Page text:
Dong and colleagues described a third member of the B7 family, called B7-H1 (PD-L1). They reported that PD-L1 co-stimulates T cells via a receptor different from CD28, CTLA4, or ICOS (inducible co-stimulator) and delivers an activation signal to T cells [16]. PD-L1 protein is constitutively expressed on hematopoietic and non-hematopoietic cells such as DCs, granulocytes, T cells, B cells, and tumor cells [25][26][27]. In macrophages by LPS, IFN-γ, granulocyte-macrophage colony-stimulating factor (GM-CSF) and T cells, B cells plus DCs, the expression of PD-1 and its ligands are regulated by proinflammatory cytokines. IFNs, TNF-α. IL-2, IL-7 and IL-10, and IL-15 stimulate PD-L1 expression at the cell membrane. (Figure 1) [18]. A frequent administration of anti-PD-L1, such as atezolizumab, is required for cancer treatment because PD-L1 is high in circulating-myeloid cells [28]. The expression of PD-L1 within non-lymphoid tissues suggests that it may regulate the function of self-reactive immune cells in peripheral tissues or may regulate inflammatory responses [15]. PD-1 is an early brake that fine-tunes T-cell activation during antigen presentation after TCR signal transduction. PD-L1/PD-1 co-stimulation in antigen-presenting DCs contributes to PD-L1-induced TCR down-modulation [24]. Furthermore, PD-L1 stimulates the production of IL-10 by T-cells [16][29]. In contrast to PD-L1, the PD-L2 is rarely expressed on resting cells and can only be induced on DCs, macrophages, and bone marrow-derived cultured mast cells. The regulation of PD-L2 is by IL-4 and GM-CSF. PD-L2 can be induced on macrophages by IL-4 and IFNγ and DCs by anti-CD40, GM-CSF, IL-4, IFN-γ, and IL-12 [18][30].
Figure 1. APCs present the antigens to the CD4+ T cells subpopulation for activation. APCs take up the first sensitizing contact with the antigen, bind it to MHC class II molecules, and expose it to the membrane. APCs take up the first sensitizing contact with the antigen, which processes and binds it to MHC class II molecules and exposes it to the membrane. Several cytokines such as TNF-a, IL-1, IL-4, IL-5, IL-6, IL-13, MIP-1a, and various colony-stimulating factors such as GM-CSF and IL-3 are released. The triggering of the allergic reaction is stimulated by the production of IgE by B lymphocytes. The production of IgE stimulates the triggering of the allergic reaction by B lymphocytes. The IgE will bind to mast cells and basophils for degranulation and the release of several mediators.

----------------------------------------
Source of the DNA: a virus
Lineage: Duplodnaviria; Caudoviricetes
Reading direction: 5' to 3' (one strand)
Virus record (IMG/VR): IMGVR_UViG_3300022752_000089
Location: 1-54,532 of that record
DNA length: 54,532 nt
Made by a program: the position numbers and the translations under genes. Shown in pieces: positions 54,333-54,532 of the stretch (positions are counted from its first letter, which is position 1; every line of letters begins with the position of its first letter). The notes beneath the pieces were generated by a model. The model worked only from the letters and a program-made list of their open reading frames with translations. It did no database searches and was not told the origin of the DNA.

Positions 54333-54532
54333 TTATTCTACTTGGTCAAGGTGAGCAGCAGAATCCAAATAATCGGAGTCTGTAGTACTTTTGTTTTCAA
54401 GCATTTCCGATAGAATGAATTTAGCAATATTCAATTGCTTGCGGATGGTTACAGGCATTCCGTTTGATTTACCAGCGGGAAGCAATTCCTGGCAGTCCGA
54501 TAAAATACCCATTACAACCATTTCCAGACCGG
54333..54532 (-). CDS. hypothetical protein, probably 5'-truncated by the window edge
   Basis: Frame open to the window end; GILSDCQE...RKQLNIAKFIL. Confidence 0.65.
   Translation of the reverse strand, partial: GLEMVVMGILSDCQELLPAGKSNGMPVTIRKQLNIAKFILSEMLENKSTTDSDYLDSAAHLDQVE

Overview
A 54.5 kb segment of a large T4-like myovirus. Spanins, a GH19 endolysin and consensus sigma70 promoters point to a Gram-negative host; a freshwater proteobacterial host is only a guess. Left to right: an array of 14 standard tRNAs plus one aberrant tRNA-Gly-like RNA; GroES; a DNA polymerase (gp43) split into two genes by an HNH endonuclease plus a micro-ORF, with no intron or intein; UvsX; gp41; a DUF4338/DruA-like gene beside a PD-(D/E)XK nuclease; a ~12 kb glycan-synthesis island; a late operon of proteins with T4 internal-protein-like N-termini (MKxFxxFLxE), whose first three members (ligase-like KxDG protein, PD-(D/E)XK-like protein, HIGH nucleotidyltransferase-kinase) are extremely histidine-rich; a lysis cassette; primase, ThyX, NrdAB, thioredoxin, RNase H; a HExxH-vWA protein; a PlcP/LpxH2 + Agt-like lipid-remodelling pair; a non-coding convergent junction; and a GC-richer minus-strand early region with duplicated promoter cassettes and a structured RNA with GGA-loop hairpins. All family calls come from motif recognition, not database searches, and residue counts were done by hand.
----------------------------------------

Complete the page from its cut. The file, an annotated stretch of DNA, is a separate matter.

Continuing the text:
PD-L1 and PD-L2 expression depend on distinct stimuli, and their expression patterns suggest both overlapping and differential roles in immune regulation [31][32]. These new data suggest opposing results reported regarding the PD-1 function [33]. Many cytokines play an essential role in inducing or maintaining PD-L1 expression. Both in vitro and in vivo studies have proved that the expression of PD-L1 protein in APCs, regulatory T lymphocytes, and cancer cells strongly relied on the existence of proinflammatory cytokines: IL-1β, TNF-α, IL-6, as well as IL-2, IL-7, IL-15, and IL-21. Furthermore, IFNs type I and type II are the second mechanisms driven by oncogenes (cyclin D-CDK4 cascade) [29][34][35][36][37]. The role of PD-L1 is to maintain peripheral tolerance and contribute to antigen presentation to T cells by dendritic cells [35]. PD-L1 is up-regulated in response to inflammation and suppresses excessive immune responses, which may cause unnecessary tissue injury. Tumor cells that arise from normal cells adopt this mechanism to evade tumor immunity. T-lymphocyte suppression for PD-L1 in the tumor microenvironment. Likewise, PD-L1 up-regulated to inhibit apoptosis in many cells and regulate glucose metabolism [38][39]. PD-1 and its ligands appear to play an essential role in maintaining T cell homeostasis in cancer and allergic diseases.

3. PD-1 and Its Ligands in Allergy Diseases

The type 2 immune response represents the main and the most clinically relevant immune response in allergic diseases. PD-1 and its ligands have an essential role in maintaining T cell homeostasis via regulatory T- B-cells (Tregs and Bregs) (Figure 2) [40].
Figure 2. Signal inflammatory cascade allergy response in mucosas. Incoming allergens are taken up and processed by APCs or antibodies. Allergens cross the mucosa, then move to the lung pleura or intestine. In the sensitization stage, APCs present the antigen and give an immediate response. Others migrate to the draining lymph nodes, where the processed allergen is presented to naïve T and B cells, responses characterized and influenced by the cytokines secreted and the presence or absence of cell-bound co-stimulatory molecules. Decreased stimulus and/or the presence of IL-10, IL-35, or TGF-β triggers Treg cell transformation. In addition, APCs lead to the production of cytokines that regulate the change and expression of coinhibitory receptors such as PD1/PD-L1.